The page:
Books Media Technology

Automated book scanner

I so want one of these for my new library!! Why? No idea…we’re not a Research 1 school, not an ARL, but the idea of loading this thing up and just letting it run as an art project makes me happy. And yes, I’d love to digitize some of our public domain books with it, even as few as we have.

By griffey

Jason Griffey is the Director of Strategic Initiatives at NISO, where he works to identify new areas of the information ecosystem where standards expertise is useful and needed. Prior to joining NISO in 2019, Jason ran his own technology consulting company for libraries, has been both an Affiliate at metaLAB and a Fellow and Affiliate at the Berkman Klein Center for Internet & Society at Harvard University, and was an academic librarian in roles ranging from reference and instruction to Head of IT at the University of TN at Chattanooga.

Jason has written extensively on technology and libraries, including multiple books and a series of full-periodical issues on technology topics, most recently AI & Machine Learning in Libraries and Library Spaces and Smart Buildings: Technology, Metrics, and Iterative Design from 2018. His newest book, co-authored with Jeffery Pomerantz, will be published by MIT Press in 2024.

He has spoken internationally on topics such as artificial intelligence & machine learning, the future of technology and libraries, decentralization and the Blockchain, privacy, copyright, and intellectual property. A full list of his publications and presentations can be found on his CV.
He is one of eight winners of the Knight Foundation News Challenge for Libraries for the Measure the Future project (, an open hardware project designed to provide actionable use metrics for library spaces. He is also the creator and director of The LibraryBox Project (, an open source portable digital file distribution system.

Jason can be stalked obsessively online, and spends his free time with his daughter Eliza, reading, obsessing over gadgets, and preparing for the inevitable zombie uprising.

3 replies on “Automated book scanner”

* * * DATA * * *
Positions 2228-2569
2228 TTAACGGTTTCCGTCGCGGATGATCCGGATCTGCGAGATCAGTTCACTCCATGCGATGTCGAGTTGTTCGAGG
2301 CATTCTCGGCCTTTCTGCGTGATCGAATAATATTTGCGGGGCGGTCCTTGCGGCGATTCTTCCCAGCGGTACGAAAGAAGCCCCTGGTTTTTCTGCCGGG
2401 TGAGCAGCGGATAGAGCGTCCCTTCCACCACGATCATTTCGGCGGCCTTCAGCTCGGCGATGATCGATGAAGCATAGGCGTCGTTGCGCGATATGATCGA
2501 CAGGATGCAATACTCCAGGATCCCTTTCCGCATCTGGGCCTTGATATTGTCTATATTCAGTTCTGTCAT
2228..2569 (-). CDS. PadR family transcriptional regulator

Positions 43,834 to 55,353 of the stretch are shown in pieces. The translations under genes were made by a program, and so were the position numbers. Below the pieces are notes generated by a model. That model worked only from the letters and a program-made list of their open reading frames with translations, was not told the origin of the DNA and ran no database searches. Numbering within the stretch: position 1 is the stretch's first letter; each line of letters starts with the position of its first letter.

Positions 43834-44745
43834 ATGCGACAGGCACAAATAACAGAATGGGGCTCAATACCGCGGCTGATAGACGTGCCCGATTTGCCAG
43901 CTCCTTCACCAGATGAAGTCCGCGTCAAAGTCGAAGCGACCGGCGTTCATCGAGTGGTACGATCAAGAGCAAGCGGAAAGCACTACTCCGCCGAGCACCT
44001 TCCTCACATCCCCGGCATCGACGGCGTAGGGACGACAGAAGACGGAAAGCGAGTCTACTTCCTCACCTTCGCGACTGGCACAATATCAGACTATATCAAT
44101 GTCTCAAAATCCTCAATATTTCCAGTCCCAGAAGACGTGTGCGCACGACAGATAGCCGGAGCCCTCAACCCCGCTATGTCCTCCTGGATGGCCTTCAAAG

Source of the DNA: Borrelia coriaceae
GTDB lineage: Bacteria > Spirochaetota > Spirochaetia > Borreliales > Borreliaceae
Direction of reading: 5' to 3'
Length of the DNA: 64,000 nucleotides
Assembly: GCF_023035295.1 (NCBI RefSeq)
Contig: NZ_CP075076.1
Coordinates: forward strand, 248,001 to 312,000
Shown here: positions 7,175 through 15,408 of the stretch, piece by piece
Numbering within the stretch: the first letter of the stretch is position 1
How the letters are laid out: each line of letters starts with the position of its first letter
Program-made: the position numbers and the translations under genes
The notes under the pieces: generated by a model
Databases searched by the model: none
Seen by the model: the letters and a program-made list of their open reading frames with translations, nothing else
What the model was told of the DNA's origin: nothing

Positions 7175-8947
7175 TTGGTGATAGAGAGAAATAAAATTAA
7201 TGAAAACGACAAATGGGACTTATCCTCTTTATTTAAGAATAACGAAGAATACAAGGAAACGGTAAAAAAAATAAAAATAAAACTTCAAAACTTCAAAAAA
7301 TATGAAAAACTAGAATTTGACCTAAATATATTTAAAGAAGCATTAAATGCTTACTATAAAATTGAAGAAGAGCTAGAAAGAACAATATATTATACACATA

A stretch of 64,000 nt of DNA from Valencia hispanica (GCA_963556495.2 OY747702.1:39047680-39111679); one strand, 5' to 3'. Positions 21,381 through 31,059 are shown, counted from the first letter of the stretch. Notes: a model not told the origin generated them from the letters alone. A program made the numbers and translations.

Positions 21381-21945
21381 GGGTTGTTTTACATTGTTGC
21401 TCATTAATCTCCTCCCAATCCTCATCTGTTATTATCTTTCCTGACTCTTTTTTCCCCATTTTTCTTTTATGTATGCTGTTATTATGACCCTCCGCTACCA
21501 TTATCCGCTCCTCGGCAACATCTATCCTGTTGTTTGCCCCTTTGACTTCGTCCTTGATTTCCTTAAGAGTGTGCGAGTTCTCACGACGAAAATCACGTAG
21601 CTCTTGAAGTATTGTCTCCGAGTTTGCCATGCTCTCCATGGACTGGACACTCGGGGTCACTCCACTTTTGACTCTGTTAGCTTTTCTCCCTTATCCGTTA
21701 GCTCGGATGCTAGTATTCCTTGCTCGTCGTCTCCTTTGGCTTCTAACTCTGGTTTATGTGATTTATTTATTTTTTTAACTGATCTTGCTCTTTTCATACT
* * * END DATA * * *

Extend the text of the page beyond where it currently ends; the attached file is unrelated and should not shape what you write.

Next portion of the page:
Yikes, designing a robot to flip pages without destroying the book is like a project out of Odyssey of the Mind. Sick.

Do you ever stop to thing that with every flip of the page, that robot is actually going to destroy libraries at we know them?

If you are really serious about digitization, may I suggest the KABIS III from Kirtas Technologies.

We are able to scan 3,000 pages per hour. We are the world leader in non-destructive digitization.

If you are interested in digitizing some of your copyright free materials, I suggest you take a look at We can take the MARC records from your collections ingest them and make them immediately available for sale. It is a self-sustaining Digitize on Demand/Print on Demand Program with no upfront cost to the content partner.

In addition we offer a new patented process “Invest in Knowledge”. For $30.00 book lovers can purchase a book that hasn’t been digitized, they will receive a paperback copy of the book, and 5% of all subsequent sales. There can be only one investor per book.

For libraries that can’t afford a dedicated machine, Lyrasis has the Mass Digitization Collaborative, which will digitize materials for you. Book and newspaper scanning is done by the Internet Archive; support for other formats are in development. Check out for more information about the program and for a list of currently participating institutions and their content.

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